various matters concerning the
case, including class certification,
damages proof and a proposed
damages expert, pending
motions and settlement
strategies. [FN5]On June 3, 2003,
Schack emailed Barry and
Johnson concerning his
involvement in the cases. He
wrote: “In signing the agreement
to split fees, it was intended that
all clients would give their written
consent before the agreement
was effective. Before that consent
was obtained, I deemed it
necessary to withdraw from the
agreement based on certain
confidential circumstances. I will
continue to assist you in any way
necessary to benefit my client and
the class, and look for a
successful resolution of these

FN5. Barry specifically recounts
his communications and their
subjects in his declaration filed in
support of a motion to disqualify
Schack from the Freeman II
action; that declaration is an
exhibit to plaintiffs’ papers in
opposition to Schack’s section
425.16 special motion to strike
and provides the basis for much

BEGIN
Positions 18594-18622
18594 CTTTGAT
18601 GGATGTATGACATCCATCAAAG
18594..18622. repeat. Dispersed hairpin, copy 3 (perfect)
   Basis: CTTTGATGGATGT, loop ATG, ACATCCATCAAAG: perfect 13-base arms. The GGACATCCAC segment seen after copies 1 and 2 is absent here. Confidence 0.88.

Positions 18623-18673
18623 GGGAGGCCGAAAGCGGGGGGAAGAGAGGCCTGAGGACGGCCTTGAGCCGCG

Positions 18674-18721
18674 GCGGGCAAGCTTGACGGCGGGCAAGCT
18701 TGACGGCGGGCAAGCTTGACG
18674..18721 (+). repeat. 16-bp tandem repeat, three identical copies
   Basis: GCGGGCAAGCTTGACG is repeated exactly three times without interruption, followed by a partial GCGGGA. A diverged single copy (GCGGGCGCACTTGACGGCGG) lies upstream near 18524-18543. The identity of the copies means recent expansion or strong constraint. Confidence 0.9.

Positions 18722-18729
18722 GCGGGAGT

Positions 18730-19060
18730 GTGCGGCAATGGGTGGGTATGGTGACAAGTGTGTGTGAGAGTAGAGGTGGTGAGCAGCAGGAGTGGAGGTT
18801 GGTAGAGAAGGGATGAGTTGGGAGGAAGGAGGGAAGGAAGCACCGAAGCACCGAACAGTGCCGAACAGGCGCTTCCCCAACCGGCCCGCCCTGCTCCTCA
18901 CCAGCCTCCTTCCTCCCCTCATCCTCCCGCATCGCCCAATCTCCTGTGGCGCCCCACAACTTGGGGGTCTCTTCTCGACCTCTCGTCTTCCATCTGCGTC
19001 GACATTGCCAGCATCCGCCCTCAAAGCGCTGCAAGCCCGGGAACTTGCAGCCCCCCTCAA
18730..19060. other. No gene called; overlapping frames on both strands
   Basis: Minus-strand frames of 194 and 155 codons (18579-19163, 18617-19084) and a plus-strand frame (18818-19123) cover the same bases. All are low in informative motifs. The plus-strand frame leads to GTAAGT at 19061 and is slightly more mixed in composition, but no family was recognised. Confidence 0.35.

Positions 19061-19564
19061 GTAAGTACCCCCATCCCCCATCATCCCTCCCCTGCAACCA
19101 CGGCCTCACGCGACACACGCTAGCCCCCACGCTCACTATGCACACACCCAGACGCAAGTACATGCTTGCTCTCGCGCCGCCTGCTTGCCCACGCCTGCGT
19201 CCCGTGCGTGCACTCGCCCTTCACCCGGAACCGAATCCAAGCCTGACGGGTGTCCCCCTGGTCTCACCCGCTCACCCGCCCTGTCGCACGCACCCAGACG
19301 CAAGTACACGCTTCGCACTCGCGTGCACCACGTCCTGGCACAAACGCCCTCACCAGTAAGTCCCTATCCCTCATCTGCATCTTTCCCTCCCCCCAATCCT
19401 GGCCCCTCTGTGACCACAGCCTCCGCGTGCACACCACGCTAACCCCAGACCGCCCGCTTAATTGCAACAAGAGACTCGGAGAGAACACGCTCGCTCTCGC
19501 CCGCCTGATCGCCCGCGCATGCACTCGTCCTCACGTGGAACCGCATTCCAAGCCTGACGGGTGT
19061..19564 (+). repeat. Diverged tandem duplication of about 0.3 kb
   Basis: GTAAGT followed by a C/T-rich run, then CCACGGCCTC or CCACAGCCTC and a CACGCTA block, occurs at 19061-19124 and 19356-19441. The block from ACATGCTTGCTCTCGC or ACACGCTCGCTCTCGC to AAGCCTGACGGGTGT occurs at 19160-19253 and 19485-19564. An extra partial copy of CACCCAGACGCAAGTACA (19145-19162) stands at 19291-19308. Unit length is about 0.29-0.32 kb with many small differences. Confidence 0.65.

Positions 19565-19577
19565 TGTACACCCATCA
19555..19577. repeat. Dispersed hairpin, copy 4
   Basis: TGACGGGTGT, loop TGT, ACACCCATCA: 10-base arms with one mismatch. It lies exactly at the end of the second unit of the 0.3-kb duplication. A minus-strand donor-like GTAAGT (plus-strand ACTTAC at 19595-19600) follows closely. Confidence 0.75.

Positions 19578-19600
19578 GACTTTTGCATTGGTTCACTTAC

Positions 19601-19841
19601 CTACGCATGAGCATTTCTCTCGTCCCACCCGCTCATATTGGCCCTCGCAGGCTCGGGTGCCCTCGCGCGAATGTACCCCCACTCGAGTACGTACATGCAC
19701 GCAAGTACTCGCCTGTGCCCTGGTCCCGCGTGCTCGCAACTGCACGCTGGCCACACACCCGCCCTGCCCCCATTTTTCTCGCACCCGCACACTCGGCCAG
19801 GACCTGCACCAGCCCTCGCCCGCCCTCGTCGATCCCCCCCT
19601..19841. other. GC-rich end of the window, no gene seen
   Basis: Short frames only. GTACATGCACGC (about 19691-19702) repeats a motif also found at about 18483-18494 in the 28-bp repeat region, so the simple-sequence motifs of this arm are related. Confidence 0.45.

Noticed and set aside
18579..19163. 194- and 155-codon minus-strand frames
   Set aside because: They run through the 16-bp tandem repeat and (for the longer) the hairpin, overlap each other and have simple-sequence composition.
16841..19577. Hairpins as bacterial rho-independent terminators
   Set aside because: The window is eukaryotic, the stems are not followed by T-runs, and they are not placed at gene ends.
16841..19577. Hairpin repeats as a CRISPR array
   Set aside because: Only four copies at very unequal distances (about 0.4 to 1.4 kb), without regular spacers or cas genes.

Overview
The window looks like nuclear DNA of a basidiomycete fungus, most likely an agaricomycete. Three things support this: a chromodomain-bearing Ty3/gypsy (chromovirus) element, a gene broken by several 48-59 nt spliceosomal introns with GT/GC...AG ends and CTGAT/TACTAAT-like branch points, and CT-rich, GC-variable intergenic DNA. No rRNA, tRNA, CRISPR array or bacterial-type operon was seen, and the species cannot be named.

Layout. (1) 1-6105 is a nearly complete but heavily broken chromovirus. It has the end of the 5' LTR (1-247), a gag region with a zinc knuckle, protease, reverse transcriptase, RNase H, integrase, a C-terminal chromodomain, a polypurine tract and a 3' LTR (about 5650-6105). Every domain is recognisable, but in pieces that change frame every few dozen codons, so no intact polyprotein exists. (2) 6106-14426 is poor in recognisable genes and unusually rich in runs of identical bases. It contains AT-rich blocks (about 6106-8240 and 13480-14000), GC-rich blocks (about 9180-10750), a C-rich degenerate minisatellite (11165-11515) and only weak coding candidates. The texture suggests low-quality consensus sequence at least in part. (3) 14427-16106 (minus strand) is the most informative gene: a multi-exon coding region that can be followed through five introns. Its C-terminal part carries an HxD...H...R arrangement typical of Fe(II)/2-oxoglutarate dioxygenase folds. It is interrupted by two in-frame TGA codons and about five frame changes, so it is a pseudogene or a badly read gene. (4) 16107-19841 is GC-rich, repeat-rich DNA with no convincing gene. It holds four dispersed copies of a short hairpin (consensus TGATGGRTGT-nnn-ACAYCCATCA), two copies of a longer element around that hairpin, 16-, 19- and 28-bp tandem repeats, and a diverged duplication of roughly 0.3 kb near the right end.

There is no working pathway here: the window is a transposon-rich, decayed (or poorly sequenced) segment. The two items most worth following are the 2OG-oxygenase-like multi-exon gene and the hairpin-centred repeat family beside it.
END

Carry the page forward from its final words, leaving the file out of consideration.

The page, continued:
of our factual background.

Barry and Schack continued their
communications through April
2004. In April 2004, Schack and
attorney Dan Mogin, with whom
Schack frequently worked, filed a
motion on behalf of “proposed
plaintiff in-intervention” Alan
Hemphill to have Hemphill
intervene as a representative of
the proposed class in Freeman II.
In part, Schack and Mogin argued
Hemphill, a purchaser and end-
user of multiple listing services in
San Diego who was “acting
independently of the Freeman
Plaintiffs,” satisfied typicality and
other requirements to represent
the class unlike plaintiffs, who
were inadequate representatives.

In May 2004, Freeman, Schack,
Barry, and Mogin participated in a
mediation planning session in
Los Angeles. At the mediation,
Schack and Mogin began
proposing that Freeman II should
be settled for coupons to the